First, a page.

In a battlefield confrontation with William Weatherford's Creek at Horseshoe Bend, Alabama, Jackson imprisoned assistants who advised retreat. For those who retreated in battle without authorization, the penalty levied by General Jackson was harsher: they would be executed. Once he and his troops subdued the Creek, General Jackson next received orders to quell what the War Department politely called "troubles" in Georgia, principally among the Seminole. By 1818, Jackson's troops were chasing them into Florida, which was still under Spanish jurisdiction. Having seized several Spanish forts along the way, Jackson withdrew. While he endured a debate in Congress over his cross-border expedition, Jackson reaped popular acclaim from expansion-minded Americans.

The Seminole, most of whom were descended from Creek, had elected to ally with the Spanish rather than the United States, an act of virtual treason to General Jackson. Furthermore, the Seminole were giving shelter to runaway slaves. Inasmuch as the Seminole and the escaped slaves had intermarried over generations, the pretext of Jackson's raid was the recovery of "stolen property," runaway slaves. After the United States purchased Florida from Spain, slave-hunting vigilantes invaded the area en masse, killing the Seminole as well as blacks. During the 1830s, when President Jackson proposed to remove the Seminole from Florida to Indian Territory, they refused. Moving deep into the swamps of southern Florida, the Seminole fought 1,500 U.S. Army troops to a bloody stalemate during seven years of warfare. They were never defeated, and they never moved from their new homeland.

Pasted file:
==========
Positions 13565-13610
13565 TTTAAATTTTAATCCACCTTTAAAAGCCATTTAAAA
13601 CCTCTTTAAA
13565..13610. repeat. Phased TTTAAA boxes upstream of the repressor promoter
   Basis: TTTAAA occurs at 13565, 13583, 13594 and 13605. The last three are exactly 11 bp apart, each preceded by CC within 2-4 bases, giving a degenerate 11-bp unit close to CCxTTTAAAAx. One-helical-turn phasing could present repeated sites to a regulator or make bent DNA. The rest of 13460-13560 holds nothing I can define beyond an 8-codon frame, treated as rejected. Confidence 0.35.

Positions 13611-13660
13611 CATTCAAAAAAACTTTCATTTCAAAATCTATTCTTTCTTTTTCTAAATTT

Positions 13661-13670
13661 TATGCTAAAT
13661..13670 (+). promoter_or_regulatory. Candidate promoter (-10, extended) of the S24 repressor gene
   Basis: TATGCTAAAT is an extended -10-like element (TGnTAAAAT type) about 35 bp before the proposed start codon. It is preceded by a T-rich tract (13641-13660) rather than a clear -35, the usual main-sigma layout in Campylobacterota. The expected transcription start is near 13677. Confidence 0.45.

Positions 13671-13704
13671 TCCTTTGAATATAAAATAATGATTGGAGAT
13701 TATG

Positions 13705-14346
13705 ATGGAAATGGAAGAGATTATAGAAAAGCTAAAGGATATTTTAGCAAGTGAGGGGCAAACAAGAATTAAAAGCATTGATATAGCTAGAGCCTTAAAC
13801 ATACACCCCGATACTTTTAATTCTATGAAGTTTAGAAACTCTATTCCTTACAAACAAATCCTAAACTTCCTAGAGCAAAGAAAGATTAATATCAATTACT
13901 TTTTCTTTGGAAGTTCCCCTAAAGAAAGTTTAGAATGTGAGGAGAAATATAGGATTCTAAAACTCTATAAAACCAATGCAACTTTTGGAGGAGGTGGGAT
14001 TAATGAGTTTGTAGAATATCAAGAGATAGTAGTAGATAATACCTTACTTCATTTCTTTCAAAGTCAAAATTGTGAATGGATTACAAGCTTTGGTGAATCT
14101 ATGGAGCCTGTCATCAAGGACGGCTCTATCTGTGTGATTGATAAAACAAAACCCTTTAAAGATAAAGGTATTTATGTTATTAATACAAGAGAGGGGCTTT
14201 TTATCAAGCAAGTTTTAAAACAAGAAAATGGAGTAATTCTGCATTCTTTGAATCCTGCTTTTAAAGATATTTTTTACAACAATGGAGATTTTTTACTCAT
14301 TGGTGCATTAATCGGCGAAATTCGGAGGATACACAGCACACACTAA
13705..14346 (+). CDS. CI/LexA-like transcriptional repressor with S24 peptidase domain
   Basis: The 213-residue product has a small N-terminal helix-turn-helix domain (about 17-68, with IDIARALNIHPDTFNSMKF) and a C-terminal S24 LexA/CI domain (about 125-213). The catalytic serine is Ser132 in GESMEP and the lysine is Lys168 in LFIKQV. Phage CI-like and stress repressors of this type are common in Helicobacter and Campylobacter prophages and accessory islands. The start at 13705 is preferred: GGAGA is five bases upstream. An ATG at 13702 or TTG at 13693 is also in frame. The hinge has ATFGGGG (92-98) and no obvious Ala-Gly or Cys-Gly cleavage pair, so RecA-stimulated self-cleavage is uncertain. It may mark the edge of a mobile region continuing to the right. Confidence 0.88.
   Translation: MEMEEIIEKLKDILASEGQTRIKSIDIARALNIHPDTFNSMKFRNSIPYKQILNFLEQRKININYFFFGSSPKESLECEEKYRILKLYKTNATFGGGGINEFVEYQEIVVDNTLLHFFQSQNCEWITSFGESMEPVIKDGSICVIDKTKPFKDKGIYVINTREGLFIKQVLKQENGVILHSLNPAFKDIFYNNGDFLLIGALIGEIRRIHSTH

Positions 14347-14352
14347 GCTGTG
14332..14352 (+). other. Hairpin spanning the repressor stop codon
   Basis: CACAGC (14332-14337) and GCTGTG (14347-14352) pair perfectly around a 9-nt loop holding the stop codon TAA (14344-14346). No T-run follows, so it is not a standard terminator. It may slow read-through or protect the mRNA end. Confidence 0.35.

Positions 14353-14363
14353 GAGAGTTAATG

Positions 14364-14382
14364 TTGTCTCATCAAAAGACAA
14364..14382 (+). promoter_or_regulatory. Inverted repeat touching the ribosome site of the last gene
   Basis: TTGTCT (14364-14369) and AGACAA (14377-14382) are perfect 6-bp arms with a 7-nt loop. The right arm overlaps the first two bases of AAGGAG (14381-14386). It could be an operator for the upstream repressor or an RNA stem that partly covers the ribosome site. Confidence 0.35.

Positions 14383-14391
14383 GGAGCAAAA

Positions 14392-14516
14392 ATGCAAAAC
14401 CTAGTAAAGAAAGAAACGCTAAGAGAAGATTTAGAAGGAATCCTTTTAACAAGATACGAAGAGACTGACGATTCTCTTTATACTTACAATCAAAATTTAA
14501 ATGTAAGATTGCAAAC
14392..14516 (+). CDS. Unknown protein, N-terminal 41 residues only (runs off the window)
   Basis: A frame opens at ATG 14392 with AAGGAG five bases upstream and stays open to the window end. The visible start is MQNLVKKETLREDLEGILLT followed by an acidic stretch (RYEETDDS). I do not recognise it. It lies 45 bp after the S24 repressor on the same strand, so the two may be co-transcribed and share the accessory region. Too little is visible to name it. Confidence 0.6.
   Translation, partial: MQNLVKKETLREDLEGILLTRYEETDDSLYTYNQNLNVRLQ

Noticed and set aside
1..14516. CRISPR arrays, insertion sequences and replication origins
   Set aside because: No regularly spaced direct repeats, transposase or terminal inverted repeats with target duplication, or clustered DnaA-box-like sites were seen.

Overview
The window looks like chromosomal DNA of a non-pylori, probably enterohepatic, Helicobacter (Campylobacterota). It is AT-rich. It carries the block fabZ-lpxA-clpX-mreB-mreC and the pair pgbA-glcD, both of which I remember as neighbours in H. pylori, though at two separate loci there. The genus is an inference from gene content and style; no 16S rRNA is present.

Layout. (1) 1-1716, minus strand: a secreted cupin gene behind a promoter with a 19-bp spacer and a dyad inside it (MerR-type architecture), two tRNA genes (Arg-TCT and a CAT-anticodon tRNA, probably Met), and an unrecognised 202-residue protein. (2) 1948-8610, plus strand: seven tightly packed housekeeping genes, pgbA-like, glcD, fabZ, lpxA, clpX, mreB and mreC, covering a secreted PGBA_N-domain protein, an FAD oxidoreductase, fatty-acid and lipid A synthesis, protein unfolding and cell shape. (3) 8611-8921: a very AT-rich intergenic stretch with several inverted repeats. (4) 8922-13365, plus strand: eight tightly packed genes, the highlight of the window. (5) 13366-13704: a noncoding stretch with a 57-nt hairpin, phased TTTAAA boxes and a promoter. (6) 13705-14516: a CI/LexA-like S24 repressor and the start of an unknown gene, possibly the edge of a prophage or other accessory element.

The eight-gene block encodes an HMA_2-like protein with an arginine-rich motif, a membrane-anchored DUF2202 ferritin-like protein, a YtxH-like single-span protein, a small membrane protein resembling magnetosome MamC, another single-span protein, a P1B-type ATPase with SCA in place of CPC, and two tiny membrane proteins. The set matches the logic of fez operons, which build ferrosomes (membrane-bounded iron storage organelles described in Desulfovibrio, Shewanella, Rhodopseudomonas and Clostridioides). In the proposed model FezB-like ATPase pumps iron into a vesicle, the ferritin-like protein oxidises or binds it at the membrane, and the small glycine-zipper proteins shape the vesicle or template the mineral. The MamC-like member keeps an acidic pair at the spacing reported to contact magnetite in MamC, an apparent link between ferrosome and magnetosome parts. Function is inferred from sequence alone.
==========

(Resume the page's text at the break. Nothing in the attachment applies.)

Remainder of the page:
After Spain ceded Florida to the United States, General Jackson and other U.S. officials lost any remaining motive for treating the Indians as allies. From then on, they were defined as subjects, to be moved out as Anglo-Americans rushed into the Southeast. Jackson's policy, "move the Indians out," became the national standard after his election as president in 1828. Alabama had already been created in 1819 from Creek and Cherokee territory; Mississippi was created in 1817 from Choctaw and Chickasaw country. These two states, along with Georgia, passed laws outlawing tribal governments and making Native Americans subject to state jurisdiction.